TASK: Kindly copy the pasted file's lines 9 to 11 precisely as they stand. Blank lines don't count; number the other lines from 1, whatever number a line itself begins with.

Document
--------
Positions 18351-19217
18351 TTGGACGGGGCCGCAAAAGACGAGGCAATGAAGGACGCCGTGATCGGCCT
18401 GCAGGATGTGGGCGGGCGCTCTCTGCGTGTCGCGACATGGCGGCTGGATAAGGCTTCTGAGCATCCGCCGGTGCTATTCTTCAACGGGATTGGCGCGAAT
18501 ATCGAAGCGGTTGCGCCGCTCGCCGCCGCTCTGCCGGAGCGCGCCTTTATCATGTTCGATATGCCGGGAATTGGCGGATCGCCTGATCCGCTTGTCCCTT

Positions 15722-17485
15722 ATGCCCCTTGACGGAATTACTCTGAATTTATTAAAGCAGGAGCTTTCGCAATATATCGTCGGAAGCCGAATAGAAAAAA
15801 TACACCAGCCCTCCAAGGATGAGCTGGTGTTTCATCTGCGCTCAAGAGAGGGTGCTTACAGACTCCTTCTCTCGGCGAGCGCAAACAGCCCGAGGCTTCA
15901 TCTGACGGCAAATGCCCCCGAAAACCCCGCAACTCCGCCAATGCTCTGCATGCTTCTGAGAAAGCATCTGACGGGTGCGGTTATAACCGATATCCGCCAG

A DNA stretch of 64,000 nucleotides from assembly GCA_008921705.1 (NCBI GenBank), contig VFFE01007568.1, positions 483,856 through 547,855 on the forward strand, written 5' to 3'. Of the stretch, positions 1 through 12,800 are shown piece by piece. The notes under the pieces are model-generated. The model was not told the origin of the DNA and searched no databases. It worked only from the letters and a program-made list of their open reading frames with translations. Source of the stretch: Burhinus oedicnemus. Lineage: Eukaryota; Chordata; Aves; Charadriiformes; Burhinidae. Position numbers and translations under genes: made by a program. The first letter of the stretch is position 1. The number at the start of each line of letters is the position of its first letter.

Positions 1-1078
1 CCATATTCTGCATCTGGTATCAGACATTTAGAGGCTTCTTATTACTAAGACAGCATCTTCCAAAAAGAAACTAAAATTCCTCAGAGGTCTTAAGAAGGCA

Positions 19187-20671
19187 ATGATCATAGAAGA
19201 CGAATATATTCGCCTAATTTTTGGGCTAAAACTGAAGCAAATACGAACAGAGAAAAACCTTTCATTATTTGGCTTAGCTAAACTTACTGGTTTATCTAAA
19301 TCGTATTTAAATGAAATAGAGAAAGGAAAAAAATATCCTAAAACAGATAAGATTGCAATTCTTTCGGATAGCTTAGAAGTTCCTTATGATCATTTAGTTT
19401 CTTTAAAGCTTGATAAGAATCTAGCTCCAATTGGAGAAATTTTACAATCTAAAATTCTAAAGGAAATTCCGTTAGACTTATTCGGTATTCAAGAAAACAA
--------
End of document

A DNA stretch of 64,000 nucleotides from assembly GCA_008921705.1 (NCBI GenBank), contig VFFE01007568.1, positions 483,856 through 547,855 on the forward strand, written 5' to 3'. Of the stretch, positions 1 through 12,800 are shown piece by piece. The notes under the pieces are model-generated. The model was not told the origin of the DNA and searched no databases. It worked only from the letters and a program-made list of their open reading frames with translations. Source of the stretch: Burhinus oedicnemus. Lineage: Eukaryota; Chordata; Aves; Charadriiformes; Burhinidae. Position numbers and translations under genes: made by a program. The first letter of the stretch is position 1. The number at the start of each line of letters is the position of its first letter.

Positions 1-1078
1 CCATATTCTGCATCTGGTATCAGACATTTAGAGGCTTCTTATTACTAAGACAGCATCTTCCAAAAAGAAACTAAAATTCCTCAGAGGTCTTAAGAAGGCA